5 Questions for Kemi Ingram, Homeschool Educator

By: Savanna Buckner

Last Upated: April 15, 2021

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An experienced home educator, Kemi Ingram shares what homeschooling has meant for her family, and provides encouragement for parents transitioning to home education.


Read more: Forever grateful for choice


Challenges of Transitioning

Savanna Buckner: As we’re publishing this,  many families are unexpectedly schooling from home due to COVID-19. What challenges of transitioning (even just temporarily) to homeschooling are families sharing with you? 

Kemi Ingram, Homeschool Educator: One of the phrases that keeps coming up in conversations with parents is “I feel overwhelmed.” This seems to be most prevalent in conversations with parents of pre-school and elementary aged children. Most of them are brand new to schooling at home (for an extended period of time) and they are struggling with everything from curriculum and activity ideas to daily scheduling and time management. This is complicated by the fact that many of them are also trying to balance telecommuting. 

Finding Freedom in Homeschooling

Savanna: What do you think is most important for families transitioning to homeschooling to keep in mind? 

Kemi: When someone has been entirely reliant on a traditional preschool or public school, I have tried to: 

A) reassure them that they CAN have a positive homeschool experience.

B) communicate the idea that one does not have to to try to replicate “the way things are done” at the child’s school. In homeschooling there is flexibility. There are tons of online activity resources. Virtual meetups can be organized for share learning and “socializing.”

C) share that one of the joys of homeschooling is getting to know more about your child’s uniqueness and how they learn. There is freedom in this. You may find your child responding better to an approach or curriculum or teaching method that is different from their usual school setting and that’s okay.

Flexibility for Incorporating Favorite Activities

Savanna: What led your family to choose homeschooling?    

Kemi: Our official homeschooling journey began when our oldest daughter started preschool. At the time, I was a multimedia producer of motherhood-focused content. One of the podcast episodes I produced was entitled “Navigating Educational Options.” For this particular episode I interviewed the directors of several preschool program and toured their facilities in an effort to learn more about the different educational philosophies and approaches to schooling children. I also interviewed parents with the hope of gleaning diverse perspectives on educational choice.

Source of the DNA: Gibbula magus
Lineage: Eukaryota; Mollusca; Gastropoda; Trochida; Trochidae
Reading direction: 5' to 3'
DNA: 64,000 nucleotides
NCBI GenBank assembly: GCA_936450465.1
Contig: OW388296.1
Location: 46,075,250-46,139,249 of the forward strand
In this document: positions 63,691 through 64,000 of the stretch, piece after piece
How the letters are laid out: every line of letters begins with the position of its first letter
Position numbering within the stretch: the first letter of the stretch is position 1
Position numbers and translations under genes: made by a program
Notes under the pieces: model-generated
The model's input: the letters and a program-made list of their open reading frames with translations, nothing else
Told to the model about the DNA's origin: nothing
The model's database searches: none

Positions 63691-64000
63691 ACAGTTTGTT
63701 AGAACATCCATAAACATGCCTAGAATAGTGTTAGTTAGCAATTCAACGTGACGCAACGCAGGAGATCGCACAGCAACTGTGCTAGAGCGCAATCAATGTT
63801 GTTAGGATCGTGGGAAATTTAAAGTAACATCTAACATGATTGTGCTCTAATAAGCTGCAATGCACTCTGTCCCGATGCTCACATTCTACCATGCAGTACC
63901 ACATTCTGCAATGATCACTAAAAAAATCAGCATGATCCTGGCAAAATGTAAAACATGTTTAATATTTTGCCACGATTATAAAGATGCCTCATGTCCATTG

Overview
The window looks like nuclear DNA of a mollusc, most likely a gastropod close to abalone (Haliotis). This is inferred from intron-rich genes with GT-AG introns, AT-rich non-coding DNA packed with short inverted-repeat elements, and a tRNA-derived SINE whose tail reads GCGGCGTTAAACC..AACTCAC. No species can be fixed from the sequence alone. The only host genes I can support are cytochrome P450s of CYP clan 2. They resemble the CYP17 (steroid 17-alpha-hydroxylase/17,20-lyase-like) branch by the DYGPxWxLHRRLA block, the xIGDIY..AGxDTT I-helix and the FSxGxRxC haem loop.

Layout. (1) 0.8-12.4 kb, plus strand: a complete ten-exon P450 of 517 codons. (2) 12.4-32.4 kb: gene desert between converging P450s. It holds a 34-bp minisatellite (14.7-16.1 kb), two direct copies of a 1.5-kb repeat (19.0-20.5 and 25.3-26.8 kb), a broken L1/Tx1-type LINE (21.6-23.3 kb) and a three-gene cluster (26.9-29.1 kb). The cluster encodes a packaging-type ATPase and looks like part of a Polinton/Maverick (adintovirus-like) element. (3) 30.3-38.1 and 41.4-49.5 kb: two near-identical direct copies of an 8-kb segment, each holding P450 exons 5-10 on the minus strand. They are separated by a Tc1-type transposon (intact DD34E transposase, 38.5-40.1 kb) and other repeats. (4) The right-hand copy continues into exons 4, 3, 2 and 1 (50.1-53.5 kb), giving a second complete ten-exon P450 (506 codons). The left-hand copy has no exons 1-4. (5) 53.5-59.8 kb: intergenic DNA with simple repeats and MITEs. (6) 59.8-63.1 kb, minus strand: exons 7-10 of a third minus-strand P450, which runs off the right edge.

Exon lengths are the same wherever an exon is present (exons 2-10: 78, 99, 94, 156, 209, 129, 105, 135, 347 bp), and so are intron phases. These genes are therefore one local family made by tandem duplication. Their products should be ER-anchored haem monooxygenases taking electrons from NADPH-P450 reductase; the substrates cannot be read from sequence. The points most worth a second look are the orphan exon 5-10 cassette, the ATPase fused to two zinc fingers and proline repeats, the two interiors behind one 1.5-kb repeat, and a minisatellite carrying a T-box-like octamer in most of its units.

I came away from the experience with a clearer understanding of the type of educational environment I was looking for.

Homeschooling seemed to be the most natural and flexible choice for our family. It would allow us to draw from multiple educational philosophies and incorporate our favorite things from the programs I’d visited. – Kemi Ingram

We also knew that we wanted to travel to be an integral part of the educational experience. Equally important was the desire to ensure our children received a well-rounded foundation in history and culture—specifically their own. This is a sentiment I’ve often heard expressed by American homeschoolers of African descent. 

Exploring Unique Interests

Savanna: How has homeschooling helped your children explore their unique talents, strengths, and interests? 

Kemi: Homeschooling has allowed us to expose our children to diverse experiences and discover their natural inclinations and abilities. Our middle daughter, for example displayed an early interest in music. For her 3rd birthday she asked for piano lessons. We agreed to support her as long as she wanted. Last year, she won 1st Prize at the Golden Classical Music Awards and made her Carnegie Hall debut at age 10. She’s developing some new interests now and we’ll continue to encourage her.

Our oldest turned 14 in December and she is now a high school sophomore also dual enrolled at Grand Canyon University. She is ‘supposed to be’ in 8th grade. But because of flexibility during the elementary school years, she was allowed to work at an accelerated pace in a way that worked best for her. I am grateful for the homeschooling community and shall forever be thankful for school choice!

Celebrating National School Choice Week

Savanna: What does school choice mean to you, and how have you participated in National School Choice Week?   

Kemi: Choice means freedom—-the freedom to choose the best educational fit for each of my children. We have hosted a National School Choice Week art date meetup and worn our yellow scarves! 


Savanna Buckner is press secretary at National School Choice Week and can be contacted at [email protected].


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